In their earnings call last week, Level 3 Communications (NYSE:LVLT, news, filings) mentioned that they have been re-evaluating their colocation business. Specifically, in response to an analyst question about their plans for their colocation footprint, CEO James Crowe made the following comment:
“This is a matter of some strategic importance. We’re doing a review that is largely completed. We will make some decisions here in the coming months. Our data center business would be one of the larger colocation/data center businesses in the industry if it were a standalone. It’s a big opportunity for us. We want to make sure we take advantage of it properly.”
Since then, I have received several questions from readers regarding whether Level 3 is likely to sell this segment of its business. I didn’t post on the subject immediately, though, because I felt it required some thought.
Now, on one level it’s easy to see why this might be attractive. Level 3 has a huge colocation footprint that it has always operated as carrier neutral, in that they encourage other providers to offer access in their facilities. However, because they are (obviously) a carrier, their facilities are still not generally viewed as the same kind of ‘carrier neutral’ as those of a pure colocation provider like Equinix (NASDAQ:EQIX, news, filings) – it’s somewhere in between. So while the colocation business is good and growing for Level 3, it is not valued by the markets at the same level as it might be if the same facilities were operated wholly separately. Therefore, the idea of separating it and selling it off has come up before and will surely come up again. From a spreadsheet point of view with some broad strokes, it certainly makes a lot of sense.
I do think that Level 3 is facing some decisions here. To put it bluntly, a colocation business requires capex for new space and, especially, power to grow. That is why we have been seeing Equinix, Dupont Fabros, Digital Realty, QTS, Telecity, and others raising and spending major dollars. Level 3, however, must always manage its debt and cash flow very carefully in economic times such as these, and therefore is not likely to start spending piles of cash on colocation projects the way things are currently set up. So to keep it growing they will need to build out more of their space, but the capex for that may not be there. Selling the colocation business so that others can fund its expansion would perhaps solve many of their cash problems. But I really don’t think such a sale is going to happen nevertheless.
Why? For one thing, it would be very difficult to separate. Level 3 uses much of these facilities for its own operations and would of course still need to do so. They are deeply integrated with the rest of the company’s business, and there would be substantial integration expenses required (or is that disintegration expenses?) just to make it ready. But more important is perhaps the fact that only a fraction of their footprint is really of the type that competes with Equinix in the main colo markets and most of that is largely full. The rest is often in less active colocation markets or has space or power limitations that other providers solve by simply building giant new standalone facilities. Despite how it might look on paper, separating this segment would be more costly and painful than one might think, would bring in less money than one might project, and would very much distract Level 3 from solving its real problem of finding a path to real growth in the world of bandwidth.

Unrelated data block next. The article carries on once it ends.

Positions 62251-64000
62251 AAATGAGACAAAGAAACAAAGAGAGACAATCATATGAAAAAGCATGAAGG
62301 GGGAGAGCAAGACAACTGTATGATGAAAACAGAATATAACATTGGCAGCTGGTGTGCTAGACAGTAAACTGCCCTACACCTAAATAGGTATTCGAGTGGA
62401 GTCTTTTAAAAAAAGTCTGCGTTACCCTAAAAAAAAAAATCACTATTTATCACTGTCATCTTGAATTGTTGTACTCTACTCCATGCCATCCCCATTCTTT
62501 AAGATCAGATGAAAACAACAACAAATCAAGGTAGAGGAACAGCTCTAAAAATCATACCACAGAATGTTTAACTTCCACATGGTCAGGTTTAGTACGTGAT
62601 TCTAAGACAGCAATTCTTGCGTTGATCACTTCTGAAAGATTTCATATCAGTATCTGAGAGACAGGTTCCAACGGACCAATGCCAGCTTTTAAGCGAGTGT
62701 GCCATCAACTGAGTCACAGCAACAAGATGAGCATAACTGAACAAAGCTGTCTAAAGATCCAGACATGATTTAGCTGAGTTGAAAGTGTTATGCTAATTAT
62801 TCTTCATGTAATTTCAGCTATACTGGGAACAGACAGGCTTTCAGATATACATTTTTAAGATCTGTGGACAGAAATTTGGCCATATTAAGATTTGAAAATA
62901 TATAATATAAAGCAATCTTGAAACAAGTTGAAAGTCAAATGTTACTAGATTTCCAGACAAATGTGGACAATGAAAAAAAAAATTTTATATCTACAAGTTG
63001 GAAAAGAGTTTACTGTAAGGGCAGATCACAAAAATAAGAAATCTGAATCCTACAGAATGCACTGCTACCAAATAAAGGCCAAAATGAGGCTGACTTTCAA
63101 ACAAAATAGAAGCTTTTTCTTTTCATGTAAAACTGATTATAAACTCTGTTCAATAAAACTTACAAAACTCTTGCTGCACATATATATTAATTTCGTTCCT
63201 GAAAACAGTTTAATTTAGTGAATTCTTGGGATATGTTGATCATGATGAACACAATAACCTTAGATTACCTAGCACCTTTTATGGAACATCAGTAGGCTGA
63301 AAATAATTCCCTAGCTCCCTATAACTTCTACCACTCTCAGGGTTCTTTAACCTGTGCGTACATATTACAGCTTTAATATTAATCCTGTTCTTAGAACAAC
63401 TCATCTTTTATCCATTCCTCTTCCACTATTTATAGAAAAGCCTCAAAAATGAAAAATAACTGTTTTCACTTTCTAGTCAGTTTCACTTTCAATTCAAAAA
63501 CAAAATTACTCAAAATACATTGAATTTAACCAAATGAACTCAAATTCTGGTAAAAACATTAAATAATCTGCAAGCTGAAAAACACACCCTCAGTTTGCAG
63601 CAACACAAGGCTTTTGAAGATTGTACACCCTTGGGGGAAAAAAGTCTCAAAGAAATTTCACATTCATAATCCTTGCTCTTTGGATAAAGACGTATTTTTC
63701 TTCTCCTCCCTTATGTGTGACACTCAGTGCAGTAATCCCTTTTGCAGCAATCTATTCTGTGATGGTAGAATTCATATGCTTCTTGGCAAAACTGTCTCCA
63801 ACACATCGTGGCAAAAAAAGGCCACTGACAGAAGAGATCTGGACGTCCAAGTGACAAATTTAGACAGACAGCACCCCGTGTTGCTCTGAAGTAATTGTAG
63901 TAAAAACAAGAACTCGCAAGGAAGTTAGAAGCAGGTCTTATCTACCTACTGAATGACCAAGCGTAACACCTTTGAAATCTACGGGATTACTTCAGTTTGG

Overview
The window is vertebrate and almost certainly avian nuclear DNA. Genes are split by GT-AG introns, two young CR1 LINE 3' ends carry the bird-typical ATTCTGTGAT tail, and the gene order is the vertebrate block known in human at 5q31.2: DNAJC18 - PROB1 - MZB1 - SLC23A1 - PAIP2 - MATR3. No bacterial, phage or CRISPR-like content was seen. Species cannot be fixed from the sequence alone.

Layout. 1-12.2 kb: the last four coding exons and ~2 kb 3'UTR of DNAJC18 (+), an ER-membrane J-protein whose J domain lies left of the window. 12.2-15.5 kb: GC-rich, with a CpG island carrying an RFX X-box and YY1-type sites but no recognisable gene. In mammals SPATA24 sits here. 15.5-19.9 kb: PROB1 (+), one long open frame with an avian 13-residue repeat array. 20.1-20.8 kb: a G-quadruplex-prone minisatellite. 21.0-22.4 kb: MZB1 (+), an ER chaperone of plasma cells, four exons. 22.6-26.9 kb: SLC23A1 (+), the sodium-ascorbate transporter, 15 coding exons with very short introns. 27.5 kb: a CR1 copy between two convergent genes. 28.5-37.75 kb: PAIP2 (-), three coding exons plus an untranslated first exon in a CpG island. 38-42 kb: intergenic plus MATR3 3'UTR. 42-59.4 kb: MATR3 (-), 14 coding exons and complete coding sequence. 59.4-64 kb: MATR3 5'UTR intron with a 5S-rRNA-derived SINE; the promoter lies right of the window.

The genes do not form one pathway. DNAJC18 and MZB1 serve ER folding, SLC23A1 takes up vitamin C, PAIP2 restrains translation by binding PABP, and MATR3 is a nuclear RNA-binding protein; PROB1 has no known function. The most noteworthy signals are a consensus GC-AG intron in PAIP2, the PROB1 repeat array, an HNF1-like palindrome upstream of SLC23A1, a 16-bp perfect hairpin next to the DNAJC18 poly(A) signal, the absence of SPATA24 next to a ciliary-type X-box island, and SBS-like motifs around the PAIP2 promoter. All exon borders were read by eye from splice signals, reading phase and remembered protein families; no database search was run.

HOWEVER, that doesn’t mean that Level 3 can’t do anything here. What I saw in Crowe’s comment was not a sale, but an indication of a possible organizational shift akin to its local markets initiative that decentralized power to metro fiber markets. If they have sufficient reason, and the necessary cojones as well, they just might follow the lead of Zayo and find a way to horizontally disaggregate the colocation business. They could functionally separate it, such that it really is carrier neutral and (hopefully) viewed as such by the rest of the industry. Their carrier business would be the flagship customer of course, but it would have to negotiate for good rates just like anyone else, while other carriers willing to pay more could outbid them. Thus the colocation business might find its way to the 20%+ growth rates its independent peers have found, while the bandwidth business might untether itself further from that footprint and thus find more opportunities outside it.
It not easy to do though, let alone to convince the marketplace of. But it might let both the bandwidth and colocation segments of Level 3 focus better on their respective strengths, and therefore help them to turn their huge asset base into more value for investors. Just a thought…
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